Still, it’s a little worrying that this is the direction the government is trying to go with copyright. The government says that it is required to draft legislation of this sort in accordance with the 1997 WIPO Treaty, which Canada signed. I’m kind of ignorant on the 1997 WIPO Treaty, so I can’t comment on that. I hope it’s not true.

I’ll post again later once I become better informed, maybe after I get back from the Dominican Republic. In the meantime, you might be interested in Michael Geist’s list of things you can do.

I’m a teaching assistant for an introductory assembly language course this term. Specifically, it’s SPARC assembly. One of my favourite things about SPARC assembly is that the assembler does a terrible job of offering any sort of macro features. This may not sound like much of a benefit, but the benefit is that we get the students to use m4 for their macro needs. Hence, we’ve already built in to them the pipeline of running it through m4 and then assembling the code.

Anyway, I’ve been biding my time and biting my tongue for a while, saying “oh yes you can do crazy stuff in m4 like loops, but don’t worry about that. We won’t be doing any of that.” However, today I was talking a bit more about macros and how macros can invoke other macros, and their eyes lit up like Christmas trees.

So next lab I’m planning on breaking into it a little bit. I expect I’ll have a lot more stuff to talk about, but if I have time, I’ll talk about m4 and how it’s Turing-complete and maybe guage them for interest in non-imperative programming languages.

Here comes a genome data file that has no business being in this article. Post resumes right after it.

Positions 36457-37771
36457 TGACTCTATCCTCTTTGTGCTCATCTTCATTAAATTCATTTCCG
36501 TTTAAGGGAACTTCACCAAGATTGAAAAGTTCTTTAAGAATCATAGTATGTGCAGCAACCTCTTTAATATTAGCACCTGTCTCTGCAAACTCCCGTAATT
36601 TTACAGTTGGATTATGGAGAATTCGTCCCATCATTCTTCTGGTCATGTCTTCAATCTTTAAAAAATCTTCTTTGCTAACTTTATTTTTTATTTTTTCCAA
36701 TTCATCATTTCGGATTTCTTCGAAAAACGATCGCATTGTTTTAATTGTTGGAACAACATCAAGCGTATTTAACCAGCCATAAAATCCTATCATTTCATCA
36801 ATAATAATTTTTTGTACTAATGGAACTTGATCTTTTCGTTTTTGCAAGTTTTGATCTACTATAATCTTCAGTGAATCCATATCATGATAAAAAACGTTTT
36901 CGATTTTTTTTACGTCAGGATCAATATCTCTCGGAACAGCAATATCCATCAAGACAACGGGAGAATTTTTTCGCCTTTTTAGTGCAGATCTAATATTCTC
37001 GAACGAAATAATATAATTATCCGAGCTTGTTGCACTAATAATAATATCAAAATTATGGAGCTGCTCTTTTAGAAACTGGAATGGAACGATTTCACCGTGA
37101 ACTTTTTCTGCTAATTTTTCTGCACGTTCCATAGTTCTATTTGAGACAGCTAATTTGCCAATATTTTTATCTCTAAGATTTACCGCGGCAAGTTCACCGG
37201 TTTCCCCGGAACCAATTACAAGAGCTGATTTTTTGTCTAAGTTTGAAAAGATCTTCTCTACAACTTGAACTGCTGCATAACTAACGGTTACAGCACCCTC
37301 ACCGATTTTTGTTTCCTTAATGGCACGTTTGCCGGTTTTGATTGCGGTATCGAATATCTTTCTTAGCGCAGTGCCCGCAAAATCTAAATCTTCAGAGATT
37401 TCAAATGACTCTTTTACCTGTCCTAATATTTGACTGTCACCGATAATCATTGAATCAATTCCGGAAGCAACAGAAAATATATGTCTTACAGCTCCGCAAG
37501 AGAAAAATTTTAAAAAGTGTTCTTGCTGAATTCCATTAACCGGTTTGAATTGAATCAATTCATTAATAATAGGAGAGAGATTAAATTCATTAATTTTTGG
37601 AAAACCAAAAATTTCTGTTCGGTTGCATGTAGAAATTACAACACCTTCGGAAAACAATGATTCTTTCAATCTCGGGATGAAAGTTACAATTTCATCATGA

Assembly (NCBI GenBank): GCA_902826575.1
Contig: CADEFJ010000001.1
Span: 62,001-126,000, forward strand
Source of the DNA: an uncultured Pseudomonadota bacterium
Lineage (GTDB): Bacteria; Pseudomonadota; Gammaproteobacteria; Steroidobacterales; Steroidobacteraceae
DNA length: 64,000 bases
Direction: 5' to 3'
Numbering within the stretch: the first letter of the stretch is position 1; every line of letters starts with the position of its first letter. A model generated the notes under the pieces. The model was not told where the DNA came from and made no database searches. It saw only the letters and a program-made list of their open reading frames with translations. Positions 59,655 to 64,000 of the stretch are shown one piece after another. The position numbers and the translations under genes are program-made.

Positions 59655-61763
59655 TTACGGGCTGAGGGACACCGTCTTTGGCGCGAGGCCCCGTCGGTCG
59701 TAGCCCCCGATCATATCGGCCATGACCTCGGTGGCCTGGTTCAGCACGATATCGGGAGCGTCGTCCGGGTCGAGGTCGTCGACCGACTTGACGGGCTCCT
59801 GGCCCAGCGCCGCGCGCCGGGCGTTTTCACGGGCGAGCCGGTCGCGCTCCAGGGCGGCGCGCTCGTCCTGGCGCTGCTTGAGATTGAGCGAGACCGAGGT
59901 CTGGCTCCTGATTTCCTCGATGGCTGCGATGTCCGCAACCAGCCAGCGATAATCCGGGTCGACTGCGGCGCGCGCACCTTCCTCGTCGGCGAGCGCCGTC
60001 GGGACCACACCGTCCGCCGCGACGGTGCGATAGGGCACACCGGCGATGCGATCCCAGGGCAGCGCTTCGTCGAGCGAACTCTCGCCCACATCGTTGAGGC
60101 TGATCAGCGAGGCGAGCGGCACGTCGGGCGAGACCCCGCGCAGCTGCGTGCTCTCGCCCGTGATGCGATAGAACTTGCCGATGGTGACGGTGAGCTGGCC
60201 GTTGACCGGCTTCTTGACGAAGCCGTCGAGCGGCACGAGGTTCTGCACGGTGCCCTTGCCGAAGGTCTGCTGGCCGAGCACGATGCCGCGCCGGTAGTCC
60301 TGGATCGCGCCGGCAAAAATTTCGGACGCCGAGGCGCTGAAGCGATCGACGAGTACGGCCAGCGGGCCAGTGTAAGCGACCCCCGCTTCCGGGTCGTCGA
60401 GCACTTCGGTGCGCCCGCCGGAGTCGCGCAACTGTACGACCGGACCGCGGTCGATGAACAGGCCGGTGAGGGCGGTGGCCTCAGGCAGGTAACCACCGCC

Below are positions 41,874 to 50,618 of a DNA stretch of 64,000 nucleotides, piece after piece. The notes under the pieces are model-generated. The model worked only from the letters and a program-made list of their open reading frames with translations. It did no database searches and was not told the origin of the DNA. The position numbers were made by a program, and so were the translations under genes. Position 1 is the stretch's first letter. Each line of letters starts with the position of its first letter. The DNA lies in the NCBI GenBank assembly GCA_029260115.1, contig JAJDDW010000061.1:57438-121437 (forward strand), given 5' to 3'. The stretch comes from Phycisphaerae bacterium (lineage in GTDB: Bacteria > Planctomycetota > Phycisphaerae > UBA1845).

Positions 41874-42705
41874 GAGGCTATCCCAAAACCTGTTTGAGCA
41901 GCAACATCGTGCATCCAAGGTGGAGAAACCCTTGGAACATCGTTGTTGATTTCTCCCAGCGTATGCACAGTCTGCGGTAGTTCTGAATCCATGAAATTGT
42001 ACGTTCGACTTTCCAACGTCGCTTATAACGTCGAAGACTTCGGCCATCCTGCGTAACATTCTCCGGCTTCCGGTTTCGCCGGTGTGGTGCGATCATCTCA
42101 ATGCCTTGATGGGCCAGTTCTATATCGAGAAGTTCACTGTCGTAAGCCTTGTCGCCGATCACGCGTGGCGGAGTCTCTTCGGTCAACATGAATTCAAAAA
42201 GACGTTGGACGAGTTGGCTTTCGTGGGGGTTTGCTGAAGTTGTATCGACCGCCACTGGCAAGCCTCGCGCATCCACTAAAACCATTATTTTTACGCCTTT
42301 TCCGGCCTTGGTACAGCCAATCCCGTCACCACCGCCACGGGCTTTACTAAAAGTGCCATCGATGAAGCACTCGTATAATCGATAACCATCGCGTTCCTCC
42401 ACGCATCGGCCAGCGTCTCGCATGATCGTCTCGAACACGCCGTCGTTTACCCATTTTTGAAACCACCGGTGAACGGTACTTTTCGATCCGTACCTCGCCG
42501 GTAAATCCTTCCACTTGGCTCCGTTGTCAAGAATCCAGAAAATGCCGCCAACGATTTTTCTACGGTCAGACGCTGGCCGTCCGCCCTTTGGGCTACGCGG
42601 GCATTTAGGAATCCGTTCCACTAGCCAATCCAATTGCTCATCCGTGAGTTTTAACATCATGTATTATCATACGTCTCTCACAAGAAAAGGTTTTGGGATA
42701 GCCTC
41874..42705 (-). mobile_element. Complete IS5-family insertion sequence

Can m4 be a gateway drug to functional programming?

I suppose it’s further proof that Haskell has corrupted me forever. For my hobby projects, I’m typically doing Objective C Cocoa these days. Usually when I find myself working in non-Haskell languages, I get frustrated at the lack of laziness. Laziness is a wonderful thing. Treating a computation as an infinite data structure just makes your life a lot easier in a number of ways, most notably being able to reuse components that were designed to work on finite data structures. From hereon, every time I say “data structure”, pretend I mean “collection” or whatever they’re called these days: abstract data types that are meant to hold a bunch of things.

The more I work, though, the more I’ve noticed that I’ve fallen into a strange design pattern: I practically never pass around actual data structures (unless they’re mutable and I’m adding something to them, for example); I practically always pass around an enumerator—NSEnumerator in Cocoa.

It’s really quite wonderful. The most immediate properties of this are:

  1. I don’t have to waste time wondering if I’m operating on an NSSet or NSArray or whatever, or if they have a common superclass;
  2. I’d have to create an NSEnumerator eventually anyway to do anything useful, so I’m not adding any new overhead;
  3. the big one, if you haven’t guessed already: it’s trivial to introduce infinite data structures, i.e., data structures which aren’t “data” at all, but rather code.

I whipped up what I call CallbackEnumerator and its friend, the Enumeratable protocol (protocols are what Java calls interfaces. The world of OO wouldn’t be complete without 3 contradictory nomenclatures). The Enumeratable protocol contains just the -enumerateNext message (and variants to allow for arguments), basically as a means to pretend that a certain object is actually a closure. The CallbackEnumerator class does nothing but transform NSEnumerator messages into Enumeratable messages.